Flinders Law Journal is produced by the Flinders Law School and features articles from a diverse and broad field. The Journal invites quality articles, lectures and book reviews from all fields of law (including law reform) as well as criminal justice. The Journal covers national and international issues, and has subscribers from many different countries and disciplines.
Authors are welcome to submit articles, lectures and book reviews for publication in Flinders Law Journal. Articles should be under 10,000 words, Contemporary Comments 2,000 words - 3,000 words, and Book Reviews 500 - 1,000 words. An abstract of not more than 150 words should be included with every article, but is not required for Comments or Reviews. Submissions should not be under consideration elsewhere at the time of submission.
Articles are assessed by the Journal editors, who undertake to give authors a decision on their submission within 2 months of the date of receipt. All articles are reviewed through a double-blind peer-review process by two referees with relevant expertise in the field. Authors should please note that this process can take from 6-12 weeks to complete. Authors will be informed of the progress of their submission as necessary.
Submissions may be sent as email attachments to:
Or by post to
Flinders Law Journal
Flinders Law School
GPO Box 2100
ADELAIDE SA 5001
Author Instructions and Style Guide
Issues of style and editorial practice in the Journal are governed by the Australian Guide to Legal Citation published by the Melbourne University Law Review Association Inc. It is the author's responsibility to ensure the style of the submission accords with the current version of the Australian Guide to Legal Citation, and manuscripts will be returned to authors for editing if they do not meet the style guidelines.
The Guide may be viewed and downloaded at http://mulr.law.unimelb.edu.au/.
Title and Abstract
The title of the article, lecture or book review submitted should be brief and concise, so as to give a clear idea of the nature of the work.
Under the title of the article only the names of the authors should appear. Any further information, such as qualifications, present appointments, postal and email addresses should be given as a footnote on the first page. As identified above, all article submissions should also include an Abstract of no more than 150 words. An Abstract is not required for Comments and Book Reviews.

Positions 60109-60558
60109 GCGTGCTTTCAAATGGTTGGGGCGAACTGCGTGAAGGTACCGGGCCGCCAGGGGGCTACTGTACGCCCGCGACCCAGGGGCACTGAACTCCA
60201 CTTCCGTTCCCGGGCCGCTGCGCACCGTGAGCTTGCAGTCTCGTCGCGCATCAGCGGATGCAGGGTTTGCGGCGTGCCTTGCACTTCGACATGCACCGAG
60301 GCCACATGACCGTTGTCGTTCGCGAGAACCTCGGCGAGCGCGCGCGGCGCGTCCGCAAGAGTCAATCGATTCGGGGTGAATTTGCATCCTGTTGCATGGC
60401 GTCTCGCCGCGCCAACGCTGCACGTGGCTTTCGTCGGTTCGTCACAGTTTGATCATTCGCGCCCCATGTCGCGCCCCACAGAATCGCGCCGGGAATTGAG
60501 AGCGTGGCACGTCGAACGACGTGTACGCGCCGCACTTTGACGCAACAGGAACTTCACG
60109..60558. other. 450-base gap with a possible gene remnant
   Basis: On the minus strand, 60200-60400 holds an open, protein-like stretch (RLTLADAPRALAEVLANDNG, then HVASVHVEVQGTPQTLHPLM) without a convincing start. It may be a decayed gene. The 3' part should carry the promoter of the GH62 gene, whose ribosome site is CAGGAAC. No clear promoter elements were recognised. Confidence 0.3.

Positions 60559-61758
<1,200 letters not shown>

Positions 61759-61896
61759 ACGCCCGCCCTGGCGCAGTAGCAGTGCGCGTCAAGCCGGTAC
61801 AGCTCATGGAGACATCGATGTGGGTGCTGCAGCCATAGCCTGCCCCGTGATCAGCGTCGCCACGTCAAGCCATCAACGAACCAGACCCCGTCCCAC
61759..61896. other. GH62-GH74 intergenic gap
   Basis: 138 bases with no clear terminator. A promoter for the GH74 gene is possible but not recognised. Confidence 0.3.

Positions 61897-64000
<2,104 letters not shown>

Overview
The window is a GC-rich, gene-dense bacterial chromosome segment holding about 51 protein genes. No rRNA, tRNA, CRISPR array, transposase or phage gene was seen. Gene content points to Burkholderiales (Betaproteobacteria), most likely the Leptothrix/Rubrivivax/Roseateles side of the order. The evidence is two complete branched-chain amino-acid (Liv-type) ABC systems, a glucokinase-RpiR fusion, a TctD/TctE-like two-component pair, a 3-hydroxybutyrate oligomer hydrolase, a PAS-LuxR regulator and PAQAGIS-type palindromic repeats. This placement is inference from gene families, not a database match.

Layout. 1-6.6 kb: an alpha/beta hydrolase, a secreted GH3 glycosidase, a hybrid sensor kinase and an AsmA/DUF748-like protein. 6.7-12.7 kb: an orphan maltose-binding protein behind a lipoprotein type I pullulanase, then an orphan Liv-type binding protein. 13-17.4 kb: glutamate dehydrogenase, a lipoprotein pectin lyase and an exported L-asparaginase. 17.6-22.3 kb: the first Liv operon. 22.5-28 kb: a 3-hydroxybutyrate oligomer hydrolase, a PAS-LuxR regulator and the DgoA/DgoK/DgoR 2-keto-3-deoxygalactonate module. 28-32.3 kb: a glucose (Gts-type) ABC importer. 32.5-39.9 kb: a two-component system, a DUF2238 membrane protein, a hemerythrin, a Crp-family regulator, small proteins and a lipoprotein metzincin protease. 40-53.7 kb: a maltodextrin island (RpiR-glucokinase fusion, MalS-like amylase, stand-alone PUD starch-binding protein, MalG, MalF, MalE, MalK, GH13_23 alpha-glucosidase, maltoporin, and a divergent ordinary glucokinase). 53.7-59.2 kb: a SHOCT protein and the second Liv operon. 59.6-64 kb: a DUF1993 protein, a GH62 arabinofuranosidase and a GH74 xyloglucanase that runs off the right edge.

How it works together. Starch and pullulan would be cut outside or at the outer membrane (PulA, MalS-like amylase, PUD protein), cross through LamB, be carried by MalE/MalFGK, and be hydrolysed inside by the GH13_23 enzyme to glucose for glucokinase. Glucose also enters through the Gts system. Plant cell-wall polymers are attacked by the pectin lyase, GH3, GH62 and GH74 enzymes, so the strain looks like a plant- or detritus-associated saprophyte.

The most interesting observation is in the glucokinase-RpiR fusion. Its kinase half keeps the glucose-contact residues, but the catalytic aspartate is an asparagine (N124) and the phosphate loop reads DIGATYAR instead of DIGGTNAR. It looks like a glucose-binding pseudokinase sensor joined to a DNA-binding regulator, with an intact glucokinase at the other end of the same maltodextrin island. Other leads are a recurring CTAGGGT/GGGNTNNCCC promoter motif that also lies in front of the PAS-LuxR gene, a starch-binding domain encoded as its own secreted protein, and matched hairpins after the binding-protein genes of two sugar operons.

Uncommon abbreviations should be explained, with the name in full in the first instance, followed by the abbreviation in brackets. The abbreviation may then be adopted. Full stops should not be used in abbreviations or contractions (SA not S.A.).
When citing a reference for the purposes of comparison, the journal does not accept the abbreviation of 'cf'. For comparison use ‘see also’.
References should follow the Australian Guide to Legal Citation system. All references to books, articles and other sources are to be identified at an appropriate point in the text by a footnote, which will correspond to the relevant footnote at the bottom of the page. The information to be included within the footnote is as detailed in the AGLC guidelines.
Cases in the text can appear in shortened form with parties names italicised. For example, R v Jones, or International Finance case.
The full citation of the case must be detailed in the relevant footnote and must follow the guidelines detailed in the AGLC. In addition, when citing a specific section in a case page numbers must also be included. For example:
International Finance (2009) 240 CLR 319, 366-367.
As a general rule, direct quotations of three lines or less are embedded within the text in quotation marks. The reference to the author, date and page number appears in the footnote, which appears after the full stop or any other punctuation. A quotation of more than three lines appears as an indented paragraph, and is reduced to font size 10 (see example below). Similarly, the reference to the author, date and page number appears in the relevant footnote at the bottom of the page.
In using quotation marks, single quotation marks should be used as first preference. Where a second quote is referred to within the first quote, double quotation marks should indicate this. For example:
‘What, then, is the suspended sentence? Is it a let-off, or is it the most serious penalty available to the courts, technically held in abeyance? Is it a custodial or non-custodial sentence? Is it only appropriate for “extremely carefully selected” cases or is it of much more general application? There are no very clear answers to these questions in the everyday practice of the criminal courts’.3
3 Anthony Bottoms, 'The Suspended Sentence in England: 1967-1978' (1981) 21 British Journal of Criminology 1, 16.
For further information on general style conventions please consult the Australian Guide to Legal Citation, available for viewing from the Melbourne University Law Review website: